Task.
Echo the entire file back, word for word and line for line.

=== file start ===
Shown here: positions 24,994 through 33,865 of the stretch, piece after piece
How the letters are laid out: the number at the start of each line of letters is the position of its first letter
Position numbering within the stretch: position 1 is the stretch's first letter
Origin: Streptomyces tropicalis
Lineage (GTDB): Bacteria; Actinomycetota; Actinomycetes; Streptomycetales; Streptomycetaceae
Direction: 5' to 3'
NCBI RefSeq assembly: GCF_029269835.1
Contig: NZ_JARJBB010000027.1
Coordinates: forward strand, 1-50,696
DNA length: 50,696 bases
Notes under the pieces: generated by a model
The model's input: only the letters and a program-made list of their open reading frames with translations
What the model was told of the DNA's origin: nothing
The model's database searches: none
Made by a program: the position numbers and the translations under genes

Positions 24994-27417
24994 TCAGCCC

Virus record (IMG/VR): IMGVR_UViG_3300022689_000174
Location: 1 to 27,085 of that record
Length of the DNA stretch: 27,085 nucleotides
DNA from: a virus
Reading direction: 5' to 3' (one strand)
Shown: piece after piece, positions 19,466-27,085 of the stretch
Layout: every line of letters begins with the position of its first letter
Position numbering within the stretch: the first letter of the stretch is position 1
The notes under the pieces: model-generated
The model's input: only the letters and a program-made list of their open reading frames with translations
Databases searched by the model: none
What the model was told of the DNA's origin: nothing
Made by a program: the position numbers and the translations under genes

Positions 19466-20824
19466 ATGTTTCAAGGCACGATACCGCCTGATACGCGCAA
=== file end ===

Shown here: positions 24,994 through 33,865 of the stretch, piece after piece
How the letters are laid out: the number at the start of each line of letters is the position of its first letter
Position numbering within the stretch: position 1 is the stretch's first letter
Origin: Streptomyces tropicalis
Lineage (GTDB): Bacteria; Actinomycetota; Actinomycetes; Streptomycetales; Streptomycetaceae
Direction: 5' to 3'
NCBI RefSeq assembly: GCF_029269835.1
Contig: NZ_JARJBB010000027.1
Coordinates: forward strand, 1-50,696
DNA length: 50,696 bases
Notes under the pieces: generated by a model
The model's input: only the letters and a program-made list of their open reading frames with translations
What the model was told of the DNA's origin: nothing
The model's database searches: none
Made by a program: the position numbers and the translations under genes

Positions 24994-27417
24994 TCAGCCC

Virus record (IMG/VR): IMGVR_UViG_3300022689_000174
Location: 1 to 27,085 of that record
Length of the DNA stretch: 27,085 nucleotides
DNA from: a virus
Reading direction: 5' to 3' (one strand)
Shown: piece after piece, positions 19,466-27,085 of the stretch
Layout: every line of letters begins with the position of its first letter
Position numbering within the stretch: the first letter of the stretch is position 1
The notes under the pieces: model-generated
The model's input: only the letters and a program-made list of their open reading frames with translations
Databases searched by the model: none
What the model was told of the DNA's origin: nothing
Made by a program: the position numbers and the translations under genes

Positions 19466-20824
19466 ATGTTTCAAGGCACGATACCGCCTGATACGCGCAA